## Vector-valued estimates

The above generalizes easily to the case of taking the mean of vector-valued estimates. For example, estimates of position on a plane may have less certainty in one direction than another. As in the scalar case, the weighted mean of multiple estimates can provide a maximum likelihood estimate. We simply replace $\backslash sigma^2$ by the covariance matrix:^{[5]}

- $$

W_i = \Sigma_i^{-1}.

The weighted mean in this case is:

- $$

\bar{\mathbf{x}} = \left(\sum_{i=1}^n \Sigma_i^{-1}\right)^{-1}\left(\sum_{i=1}^n \Sigma_i^{-1} \mathbf{x}_i\right),

and the covariance of the weighted mean is:

- $$

\Sigma_{\bar{\mathbf{x}}} = \left(\sum_{i=1}^n \Sigma_i^{-1}\right)^{-1},

For example, consider the weighted mean of the point [1 0] with high variance in the second component and [0 1] with high variance in the first component. Then

- $\backslash mathbf\{x\}\_1:=\; [1\; 0]^\backslash top,\; \backslash qquad\; \backslash Sigma\_1:=\; \backslash begin\{bmatrix\}1\; 0\backslash \backslash \; 0\; 100\backslash end\{bmatrix\}$
- $\backslash mathbf\{x\}\_2:=\; [0\; 1]^\backslash top,\; \backslash qquad\; \backslash Sigma\_2:=\; \backslash begin\{bmatrix\}100\; 0\backslash \backslash \; 0\; 1\backslash end\{bmatrix\}$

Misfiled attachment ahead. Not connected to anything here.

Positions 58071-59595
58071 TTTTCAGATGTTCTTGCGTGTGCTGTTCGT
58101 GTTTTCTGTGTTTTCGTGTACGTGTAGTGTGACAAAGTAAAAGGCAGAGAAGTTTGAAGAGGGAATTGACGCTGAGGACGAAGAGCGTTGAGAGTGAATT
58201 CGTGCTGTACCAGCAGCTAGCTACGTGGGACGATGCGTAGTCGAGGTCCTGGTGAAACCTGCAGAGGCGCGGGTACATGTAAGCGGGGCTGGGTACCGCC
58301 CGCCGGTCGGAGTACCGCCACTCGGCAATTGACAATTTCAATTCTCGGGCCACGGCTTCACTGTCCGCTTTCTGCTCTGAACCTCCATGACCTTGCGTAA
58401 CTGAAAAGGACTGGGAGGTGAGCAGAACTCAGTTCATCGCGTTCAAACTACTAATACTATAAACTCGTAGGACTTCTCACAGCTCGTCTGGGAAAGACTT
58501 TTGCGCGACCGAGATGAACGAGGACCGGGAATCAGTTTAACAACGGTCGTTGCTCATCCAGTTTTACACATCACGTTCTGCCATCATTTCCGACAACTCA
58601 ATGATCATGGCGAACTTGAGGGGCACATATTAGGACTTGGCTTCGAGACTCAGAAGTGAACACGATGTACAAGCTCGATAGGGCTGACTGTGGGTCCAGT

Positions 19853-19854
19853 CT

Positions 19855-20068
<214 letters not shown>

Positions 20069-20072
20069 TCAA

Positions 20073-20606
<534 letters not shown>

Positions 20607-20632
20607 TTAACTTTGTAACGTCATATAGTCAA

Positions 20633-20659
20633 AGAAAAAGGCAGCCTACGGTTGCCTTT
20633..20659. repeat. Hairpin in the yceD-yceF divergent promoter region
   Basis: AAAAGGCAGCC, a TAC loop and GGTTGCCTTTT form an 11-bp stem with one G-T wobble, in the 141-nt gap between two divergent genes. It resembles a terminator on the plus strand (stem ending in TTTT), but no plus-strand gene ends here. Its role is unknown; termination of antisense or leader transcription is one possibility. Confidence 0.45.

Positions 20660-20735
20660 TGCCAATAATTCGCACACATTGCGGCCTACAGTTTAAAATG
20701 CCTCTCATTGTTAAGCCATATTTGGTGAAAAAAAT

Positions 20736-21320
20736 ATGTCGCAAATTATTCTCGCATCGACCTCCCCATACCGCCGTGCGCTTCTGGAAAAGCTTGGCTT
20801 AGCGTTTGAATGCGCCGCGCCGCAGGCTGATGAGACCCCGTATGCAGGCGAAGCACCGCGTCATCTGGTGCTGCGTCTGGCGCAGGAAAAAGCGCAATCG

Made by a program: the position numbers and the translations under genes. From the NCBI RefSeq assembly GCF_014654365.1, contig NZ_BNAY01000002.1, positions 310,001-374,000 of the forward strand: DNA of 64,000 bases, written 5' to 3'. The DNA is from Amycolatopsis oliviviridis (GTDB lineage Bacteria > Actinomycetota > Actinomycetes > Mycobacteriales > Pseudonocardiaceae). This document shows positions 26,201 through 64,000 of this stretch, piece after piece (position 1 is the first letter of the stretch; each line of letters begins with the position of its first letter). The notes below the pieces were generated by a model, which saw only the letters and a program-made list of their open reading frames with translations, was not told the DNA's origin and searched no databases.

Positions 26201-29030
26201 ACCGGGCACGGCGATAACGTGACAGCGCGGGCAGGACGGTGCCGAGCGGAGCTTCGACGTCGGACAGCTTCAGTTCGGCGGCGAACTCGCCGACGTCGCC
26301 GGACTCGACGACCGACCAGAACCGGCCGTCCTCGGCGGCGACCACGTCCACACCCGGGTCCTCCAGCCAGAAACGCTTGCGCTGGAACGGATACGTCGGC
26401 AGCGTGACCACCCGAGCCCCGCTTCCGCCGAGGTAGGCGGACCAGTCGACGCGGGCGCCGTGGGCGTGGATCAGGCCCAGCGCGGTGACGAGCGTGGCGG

then the weighted mean is:

- $\backslash bar\{\backslash mathbf\{x\}\}\; =\; \backslash left(\backslash Sigma\_1^\{-1\}\; +\; \backslash Sigma\_2^\{-1\}\backslash right)^\{-1\}\; \backslash left(\backslash Sigma\_1^\{-1\}\; \backslash mathbf\{x\}\_1\; +\; \backslash Sigma\_2^\{-1\}\; \backslash mathbf\{x\}\_2\backslash right)$
- $=\backslash begin\{bmatrix\}\; 0.9901\; \&0\backslash \backslash \; 0\&\; 0.9901\backslash end\{bmatrix\}\backslash begin\{bmatrix\}1\backslash \backslash 1\backslash end\{bmatrix\}\; =\; \backslash begin\{bmatrix\}0.9901\; \backslash \backslash \; 0.9901\backslash end\{bmatrix\}$